Community groups oppose proposed City of Atlanta Fiscal Year 2022 budget, citing increases to funding for police and corrections, failure to address community needs
ATLANTA — On April 16, Mayor Keisha Lance Bottoms submitted the Fiscal Year 2022 proposed city budget to Atlanta City Council and council members hosted budget hearings throughout last month. According to official budget proposals, the proposed budget seeks to increase funding for the Atlanta Police Department by $16 million. This budget increase marks a record-high of nearly $276 million for a department whose budget inflates consistently every year.
The proposed city budget also proposes increased funding for the Department of Corrections from $3.5 million in Fiscal Year 2021 to nearly $14 million. According to local organizers at Defund APD, Refund Communities (DARC), this is a move that “willfully ignores the Reimagining ACDC Task Force Report’s recommendations for the future of the city’s empty jail, and contradicts promises by City officials to close the Atlanta City Detention Center by Dec. 2020” [sic]. To learn more about the city jail and its role in mass incarceration in the City of Atlanta, read our in-depth feature here.
In response to the city’s proposed budget, a coalition of organizations and residents have joined together to express their opposition to Mayor Bottoms’ budget proposal. In an official press release sent from DARC, organizers say, “Given the budget’s failures to appropriately and adequately fund community needs and services, such as real affordable housing, services for Atlanta’s houseless community, food accessibility, public and mental health services, and real, safe alternatives to policing … this group demands that City Council amend the FY22 budget to reallocate money from policing and incarceration to community services.” The demands are currently being sent to Atlanta city council members and the mayor.
While the State of Georgia did pass anti-defund legislation in April — HB 286, a reactive and Republican-sponsored piece of legislation spearheaded by Athens district representative Houston Gaines — organizers continue to push for divesting from and demilitarizing the APD in order to better provide for communities in need. The bill is expected to be enacted on July 1. Although some city Democrats have pointed to HB 286 to explain why they can’t defund the police, The Mainline has obtained a statement and legal interpretation from Southern Center for Human Rights summarizing the legislation and clarifying exceptions to the prohibition. SCHR adamantly opposed the legislation as it was made its way through the state legislature this year. SCHR’s statement essentially outlines that defunding the police is not deemed impossible in light of HB 286’s passage.
When asked about how HB 286 factors into the #NotOurBudget campaign and DARC’s core organizing team provided us with this statement: “We are operating with an interpretation of HB286 from the Southern Center for Human Rights which suggests that the bill leaves a pathway to defunding the police by holding public hearings about the budget reallocation and advertising the potential changes in a local newspaper. If our interpretation is wrong, then HB286 is unconstitutional and should be fought in court. It does not change our demands nor our vision for a safer, liberated Atlanta.”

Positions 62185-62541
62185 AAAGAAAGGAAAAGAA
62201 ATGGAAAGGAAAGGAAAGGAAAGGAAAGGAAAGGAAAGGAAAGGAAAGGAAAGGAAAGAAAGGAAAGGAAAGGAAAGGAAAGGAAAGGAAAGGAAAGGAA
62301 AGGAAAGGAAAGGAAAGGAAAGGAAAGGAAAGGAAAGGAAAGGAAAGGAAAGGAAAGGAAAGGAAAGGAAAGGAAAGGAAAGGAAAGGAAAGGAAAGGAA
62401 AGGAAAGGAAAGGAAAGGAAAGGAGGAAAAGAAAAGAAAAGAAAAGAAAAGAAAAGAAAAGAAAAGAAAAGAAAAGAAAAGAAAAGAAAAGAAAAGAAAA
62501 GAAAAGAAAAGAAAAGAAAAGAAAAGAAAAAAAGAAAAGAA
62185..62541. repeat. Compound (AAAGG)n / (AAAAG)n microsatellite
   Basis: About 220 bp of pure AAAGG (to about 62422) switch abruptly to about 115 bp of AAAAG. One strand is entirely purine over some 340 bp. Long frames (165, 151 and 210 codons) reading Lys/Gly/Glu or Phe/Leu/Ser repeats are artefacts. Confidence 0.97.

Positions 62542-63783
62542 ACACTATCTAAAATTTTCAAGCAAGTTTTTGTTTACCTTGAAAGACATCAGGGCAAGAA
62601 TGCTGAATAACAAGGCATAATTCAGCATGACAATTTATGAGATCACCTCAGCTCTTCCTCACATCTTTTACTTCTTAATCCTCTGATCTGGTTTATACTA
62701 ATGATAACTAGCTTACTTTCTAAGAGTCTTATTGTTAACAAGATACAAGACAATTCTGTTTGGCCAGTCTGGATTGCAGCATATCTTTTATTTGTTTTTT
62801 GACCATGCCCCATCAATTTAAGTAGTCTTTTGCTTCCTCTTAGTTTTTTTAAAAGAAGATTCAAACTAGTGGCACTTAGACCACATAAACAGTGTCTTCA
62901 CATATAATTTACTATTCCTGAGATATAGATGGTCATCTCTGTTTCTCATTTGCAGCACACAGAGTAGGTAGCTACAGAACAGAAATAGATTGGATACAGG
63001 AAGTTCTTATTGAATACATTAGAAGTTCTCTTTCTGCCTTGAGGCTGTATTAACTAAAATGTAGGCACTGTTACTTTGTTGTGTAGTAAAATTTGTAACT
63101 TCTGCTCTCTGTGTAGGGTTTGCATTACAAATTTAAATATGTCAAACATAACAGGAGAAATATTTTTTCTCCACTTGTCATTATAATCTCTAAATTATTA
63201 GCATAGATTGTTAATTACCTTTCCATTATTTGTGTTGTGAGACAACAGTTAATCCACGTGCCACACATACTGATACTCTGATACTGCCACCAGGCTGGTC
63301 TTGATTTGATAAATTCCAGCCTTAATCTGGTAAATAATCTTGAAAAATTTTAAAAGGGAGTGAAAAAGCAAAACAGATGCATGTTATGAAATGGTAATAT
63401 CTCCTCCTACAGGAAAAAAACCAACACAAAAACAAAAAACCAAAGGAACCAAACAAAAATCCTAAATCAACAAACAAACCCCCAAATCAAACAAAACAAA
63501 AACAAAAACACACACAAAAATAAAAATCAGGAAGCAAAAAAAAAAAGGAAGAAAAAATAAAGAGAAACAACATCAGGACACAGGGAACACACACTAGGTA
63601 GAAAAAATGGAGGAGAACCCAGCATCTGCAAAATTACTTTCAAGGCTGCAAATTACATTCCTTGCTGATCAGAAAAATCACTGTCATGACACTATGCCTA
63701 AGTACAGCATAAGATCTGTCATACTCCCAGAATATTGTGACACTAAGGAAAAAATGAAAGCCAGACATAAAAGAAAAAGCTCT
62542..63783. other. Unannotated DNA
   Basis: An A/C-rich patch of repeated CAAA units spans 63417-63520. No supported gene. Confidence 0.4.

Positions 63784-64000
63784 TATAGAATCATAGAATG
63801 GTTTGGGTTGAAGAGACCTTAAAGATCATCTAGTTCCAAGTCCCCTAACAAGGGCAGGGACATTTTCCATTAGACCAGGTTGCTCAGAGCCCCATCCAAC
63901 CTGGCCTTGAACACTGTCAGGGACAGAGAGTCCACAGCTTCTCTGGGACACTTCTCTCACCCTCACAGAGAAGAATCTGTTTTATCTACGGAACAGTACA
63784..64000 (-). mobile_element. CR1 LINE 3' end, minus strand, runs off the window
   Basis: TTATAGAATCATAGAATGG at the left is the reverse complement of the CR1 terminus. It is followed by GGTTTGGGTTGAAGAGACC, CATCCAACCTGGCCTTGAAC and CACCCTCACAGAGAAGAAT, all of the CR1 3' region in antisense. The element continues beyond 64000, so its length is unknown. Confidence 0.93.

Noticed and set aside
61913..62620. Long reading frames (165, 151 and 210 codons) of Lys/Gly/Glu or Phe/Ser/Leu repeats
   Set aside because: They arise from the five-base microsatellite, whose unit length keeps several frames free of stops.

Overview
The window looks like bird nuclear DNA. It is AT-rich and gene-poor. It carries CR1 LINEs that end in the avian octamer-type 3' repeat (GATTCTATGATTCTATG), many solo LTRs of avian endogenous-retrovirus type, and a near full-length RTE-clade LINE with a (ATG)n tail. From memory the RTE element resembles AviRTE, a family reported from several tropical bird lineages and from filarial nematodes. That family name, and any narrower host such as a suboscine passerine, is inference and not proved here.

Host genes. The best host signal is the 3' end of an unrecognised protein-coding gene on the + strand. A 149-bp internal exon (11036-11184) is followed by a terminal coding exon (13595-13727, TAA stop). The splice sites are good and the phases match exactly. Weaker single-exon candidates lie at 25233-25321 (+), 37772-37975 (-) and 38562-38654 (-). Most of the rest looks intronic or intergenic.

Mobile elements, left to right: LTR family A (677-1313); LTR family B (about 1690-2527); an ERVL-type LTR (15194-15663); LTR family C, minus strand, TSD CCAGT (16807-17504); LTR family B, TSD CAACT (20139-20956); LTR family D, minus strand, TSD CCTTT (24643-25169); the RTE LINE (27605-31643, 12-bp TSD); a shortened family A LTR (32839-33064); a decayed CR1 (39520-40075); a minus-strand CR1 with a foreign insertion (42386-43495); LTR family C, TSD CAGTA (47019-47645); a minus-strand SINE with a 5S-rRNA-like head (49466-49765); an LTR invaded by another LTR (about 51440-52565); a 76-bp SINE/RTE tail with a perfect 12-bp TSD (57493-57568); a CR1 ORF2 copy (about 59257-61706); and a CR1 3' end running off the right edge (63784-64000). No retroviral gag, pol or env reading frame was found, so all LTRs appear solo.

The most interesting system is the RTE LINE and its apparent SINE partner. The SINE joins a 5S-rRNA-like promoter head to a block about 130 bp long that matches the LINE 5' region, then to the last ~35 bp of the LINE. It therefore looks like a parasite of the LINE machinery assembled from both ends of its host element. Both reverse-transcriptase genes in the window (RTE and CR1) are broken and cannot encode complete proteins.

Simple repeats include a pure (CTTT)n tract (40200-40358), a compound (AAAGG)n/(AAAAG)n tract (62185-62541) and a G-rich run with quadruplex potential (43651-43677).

DARC will be hosting two events this weekend, including a community canvass on Sat., June 5, and a film screening of the organization’s #NotOurBudget testimonials on Sun., June 6 at Noni’s Bar & Deli. DARC writes that at Sunday’s event, Atlanta residents and leaders of community groups will “share testimonials on why the proposed budget does not represent their community’s needs and demand that City Council amend the budget to defund the Atlanta Police Department by 30%. These demands as presented represent just the first step of a longer process of defunding, demilitarizing, and divesting from the Atlanta Police Department, disrupting police brutality, and refunding communities.”
A summary of the coalition’s demands can be read in full here. The coalition includes community members and organizations such as Asian Americans Advancing Justice-Atlanta, Atlanta Democratic Socialists of America, Black Futurists Group, Community Movement Builders, Feminist Women’s Health Center, Georgia Freedom Letters, Justice for Georgia, Sol Underground, Women on the Rise GA, and others. In the interest of full disclosure, it’s important to note that this publication and myself have also signed on the coalition’s “Demands for a Safer Atlanta.”
DARC and its coalition join countless organizers and community members across the country who continue to forge the path of the Defund the Police movement, with hopes of joining the ranks of other communities that saw their demands answered last year. According to “The Demand is Still #DefundThePolice #FundThePeople #DefendBlackLives: Lessons from 2020” by Interrupting Criminalization, city victories from last year include Minneapolis, Portland, Seattle, Austin, Denver, Dallas, Los Angeles, San Francisco, Baltimore, Oakland, Boston, Berkeley, Salt Lake City, Milwaukee, and Philadelphia. As a result of organizing efforts across the nation, over $461 million dollars have been moved to fund community programs that otherwise would have remained in police departments.